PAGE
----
Dr. Pathak has received awards which include Padma Bhushan by the Govt. of India. He was awarded the International Saint Francis Prize for the Environment “Canticle of all Creatures” in Italy. His Holiness Pope John Paul-II gave him audience and appreciated his contribution for the upgradation of the environment and selfless service to the poor. He was also awarded Stockholm Water Prize for the year 2009 by Stockholm International Water Institute in Sweden during the World Water Week and the “Legend of Planet Award” by the Vice-President of the French Senate, during the Founding Congress World Green Games at Paris, France on June 4, 2013.Besides this he has authored several books and has frequently contributed in newspapers and magazines on diverse topics related to health, sanitation and caste based discrimination. He also has been made the brand ambassador for Swachh Rail Mission.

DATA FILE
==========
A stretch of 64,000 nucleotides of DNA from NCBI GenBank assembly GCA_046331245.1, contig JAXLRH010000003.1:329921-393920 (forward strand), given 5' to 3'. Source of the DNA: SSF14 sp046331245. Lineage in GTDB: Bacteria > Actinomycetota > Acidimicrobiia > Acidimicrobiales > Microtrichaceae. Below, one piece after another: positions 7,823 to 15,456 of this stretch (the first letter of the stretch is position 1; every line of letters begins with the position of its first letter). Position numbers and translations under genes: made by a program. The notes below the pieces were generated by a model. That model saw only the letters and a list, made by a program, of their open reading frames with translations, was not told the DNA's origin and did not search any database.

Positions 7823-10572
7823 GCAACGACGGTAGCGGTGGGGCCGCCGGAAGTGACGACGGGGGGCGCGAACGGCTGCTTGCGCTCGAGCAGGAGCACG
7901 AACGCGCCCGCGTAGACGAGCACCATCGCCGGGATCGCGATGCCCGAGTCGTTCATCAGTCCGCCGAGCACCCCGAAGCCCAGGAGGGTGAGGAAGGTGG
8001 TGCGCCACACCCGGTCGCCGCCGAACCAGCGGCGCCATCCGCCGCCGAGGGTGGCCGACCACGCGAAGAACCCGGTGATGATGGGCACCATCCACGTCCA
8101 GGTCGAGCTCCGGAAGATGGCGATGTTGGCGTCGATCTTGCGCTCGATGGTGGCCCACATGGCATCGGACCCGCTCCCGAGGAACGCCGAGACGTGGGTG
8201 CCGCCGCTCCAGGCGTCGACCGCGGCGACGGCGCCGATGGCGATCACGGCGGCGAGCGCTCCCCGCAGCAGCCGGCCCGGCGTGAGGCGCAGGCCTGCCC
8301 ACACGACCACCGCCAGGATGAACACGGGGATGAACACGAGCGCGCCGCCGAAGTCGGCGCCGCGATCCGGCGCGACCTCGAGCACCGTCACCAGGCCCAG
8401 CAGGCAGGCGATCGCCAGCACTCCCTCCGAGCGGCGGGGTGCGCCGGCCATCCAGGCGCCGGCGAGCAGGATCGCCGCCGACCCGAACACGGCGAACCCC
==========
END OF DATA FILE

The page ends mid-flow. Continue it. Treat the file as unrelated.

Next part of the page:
He is also the recipient of the Energy Globe Award, the Dubai International Award for Best Practices, and the Indira Gandhi Priyadarshini Award for Environment. The Mayor of New York has also declared 14 April 2016 as “Dr. Bindeshwar Pathak Day.”
Well, if it was some other guy, he might have called it a day at this age, but Dr Pathak is still very active and feels that his idea of toilets is still relevant in India where over 100 million people are without access to a toilet. He currently is also working towards mainstreaming and social assimilation of the widows abandoned by their families.
About Sulabh International: